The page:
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.: A Historical Background to Understand the Political Events Recorded by Al-Makrizi about 841 A.H.
The Mameluke Sultan Barsbay and the Judge Ibn Hajar the Big Criminals during the Plague of 841 A.H

The Mameluke Sultan Barsbay and the Judge Ibn Hajar the Big Criminals during the Plague of 841 A.H.: A Historical Background to Understand the Political Events Recorded by Al-Makrizi about 841 A.H.

 

Published in April 2, 2020

Translated by: Ahmed Fathy

 

Introduction:

1- The history of the Mameluke Era asserts the following miraculous Quranic predictions: "And thus We set up in every city its big criminals, to scheme in it, but they scheme only against themselves, and they do not realize it." (6:123); "Priding themselves on earth, and scheming evil. But evil scheming overwhelms none but its authors. Do they expect anything but the precedent of the ancients? You will not find any change in God’s practice, and you will not find any substitute to God’s practice." (35:43).

2- The history of the Mameluke Era can be summarized in one word: (conspiring); we can also use the Quranic term (scheming). The big criminals who were the Mameluke princes and military leaders themselves were the main victims of such scheming or conspiring; its other main victims were the civil wing of the big criminals; i.e., clergymen/sheikhs, fiqh scholars, and judges. The scheming/conspiring of the big criminals overwhelms none but its authors; sadly, the submissive subjects paid a heavy price as well; during the military strife among Mameluke troops and princes, people were robbed and raped. 

3- We provide, in the points below, an outline of the history of Mameluke sultanate through conspiring and scheming.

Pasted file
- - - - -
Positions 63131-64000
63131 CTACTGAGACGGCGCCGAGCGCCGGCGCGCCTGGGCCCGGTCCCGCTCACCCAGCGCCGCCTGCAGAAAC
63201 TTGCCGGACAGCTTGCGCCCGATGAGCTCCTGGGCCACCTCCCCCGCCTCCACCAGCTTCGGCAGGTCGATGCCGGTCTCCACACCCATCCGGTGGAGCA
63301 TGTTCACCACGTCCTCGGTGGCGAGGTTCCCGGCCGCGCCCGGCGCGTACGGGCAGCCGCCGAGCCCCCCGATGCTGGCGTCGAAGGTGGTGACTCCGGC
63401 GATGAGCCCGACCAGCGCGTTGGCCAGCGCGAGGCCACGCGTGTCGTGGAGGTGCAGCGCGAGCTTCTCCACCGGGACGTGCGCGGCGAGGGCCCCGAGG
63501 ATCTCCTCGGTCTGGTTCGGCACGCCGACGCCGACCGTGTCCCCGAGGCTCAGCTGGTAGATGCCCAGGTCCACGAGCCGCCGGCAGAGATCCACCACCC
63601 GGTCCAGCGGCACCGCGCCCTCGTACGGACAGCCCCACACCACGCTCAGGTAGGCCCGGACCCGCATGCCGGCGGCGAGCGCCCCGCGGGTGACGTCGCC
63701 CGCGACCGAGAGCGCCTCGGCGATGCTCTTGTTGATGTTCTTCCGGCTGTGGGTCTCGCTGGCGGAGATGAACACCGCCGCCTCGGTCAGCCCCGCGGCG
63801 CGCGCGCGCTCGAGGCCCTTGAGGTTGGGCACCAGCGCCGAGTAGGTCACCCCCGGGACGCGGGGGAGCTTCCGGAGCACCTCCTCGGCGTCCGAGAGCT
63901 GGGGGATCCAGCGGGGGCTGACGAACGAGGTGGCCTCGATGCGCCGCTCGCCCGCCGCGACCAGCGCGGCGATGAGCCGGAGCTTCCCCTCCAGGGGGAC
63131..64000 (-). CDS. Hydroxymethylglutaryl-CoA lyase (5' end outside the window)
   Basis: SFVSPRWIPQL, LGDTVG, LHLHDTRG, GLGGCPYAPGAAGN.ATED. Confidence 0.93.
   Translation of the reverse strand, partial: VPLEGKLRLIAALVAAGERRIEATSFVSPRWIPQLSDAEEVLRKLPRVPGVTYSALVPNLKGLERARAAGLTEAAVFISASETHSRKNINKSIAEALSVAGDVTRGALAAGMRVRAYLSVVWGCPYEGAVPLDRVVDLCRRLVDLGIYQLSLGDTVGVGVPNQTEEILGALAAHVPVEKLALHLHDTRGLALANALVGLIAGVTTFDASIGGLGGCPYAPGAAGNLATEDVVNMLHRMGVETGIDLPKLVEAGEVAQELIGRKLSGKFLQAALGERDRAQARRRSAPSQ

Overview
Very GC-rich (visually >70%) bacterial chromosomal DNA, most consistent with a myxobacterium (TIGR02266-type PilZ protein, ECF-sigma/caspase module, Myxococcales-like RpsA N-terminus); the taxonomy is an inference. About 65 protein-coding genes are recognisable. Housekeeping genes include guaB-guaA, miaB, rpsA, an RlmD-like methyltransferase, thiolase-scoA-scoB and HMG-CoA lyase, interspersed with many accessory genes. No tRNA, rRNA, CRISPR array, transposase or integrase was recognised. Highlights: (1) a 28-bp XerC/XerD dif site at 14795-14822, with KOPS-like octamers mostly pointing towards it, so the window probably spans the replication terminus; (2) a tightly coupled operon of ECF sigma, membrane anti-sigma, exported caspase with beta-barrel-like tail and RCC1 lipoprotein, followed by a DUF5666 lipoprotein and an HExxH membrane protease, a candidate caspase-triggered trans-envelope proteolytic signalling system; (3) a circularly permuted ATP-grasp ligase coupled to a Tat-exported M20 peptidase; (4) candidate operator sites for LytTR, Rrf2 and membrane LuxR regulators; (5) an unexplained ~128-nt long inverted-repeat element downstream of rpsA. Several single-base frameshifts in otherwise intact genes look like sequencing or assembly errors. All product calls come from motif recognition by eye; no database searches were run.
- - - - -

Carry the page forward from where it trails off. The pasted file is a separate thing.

Firstly: the core of the problem:  

1- The key to understand the Mameluke character and regime is that all Mamelukes were equal in their origin (slaves bought from the corners of the Ancient World) and their receiving the same military training; the prominent ones among them distinguished themselves in military prowess and scheming/conspiring. In other words, all Mamelukes were mere slaves brought from different countries to receive military training and join the rank of Mamelukes serving a Mameluke prince/leader; some ambitious, strong, and intelligent Mamelukes got promoted as per their political and military skills; some even ascended the throne as sultans. At the time, meritocracy means the abilities and skills of Mamelukes who deserved to be enthroned as sultans. For instance, the sultan Al-Dhahir Beibars was originally a mere Mameluke soldier bought and trained to serve a Mameluke prince named Al-Bondoqdari; when he was promoted as a military leader, Beibars was known as Beibars Al-Bondoqdari; Beibars as a slave was later on freed by his master Al-Bondoqdari; Beibars had enough skills, abilities, political acumen, and military prowess that enabled him to ascend the throne as a sultan; his former master, Al-Bondoqdari, became merely a minor leader serving the Mameluke sultanate headed by the sultan Al-Dhahir Beibars who reached and maintained power by virtue of his top abilities of scheming/conspiring and his military might and skills.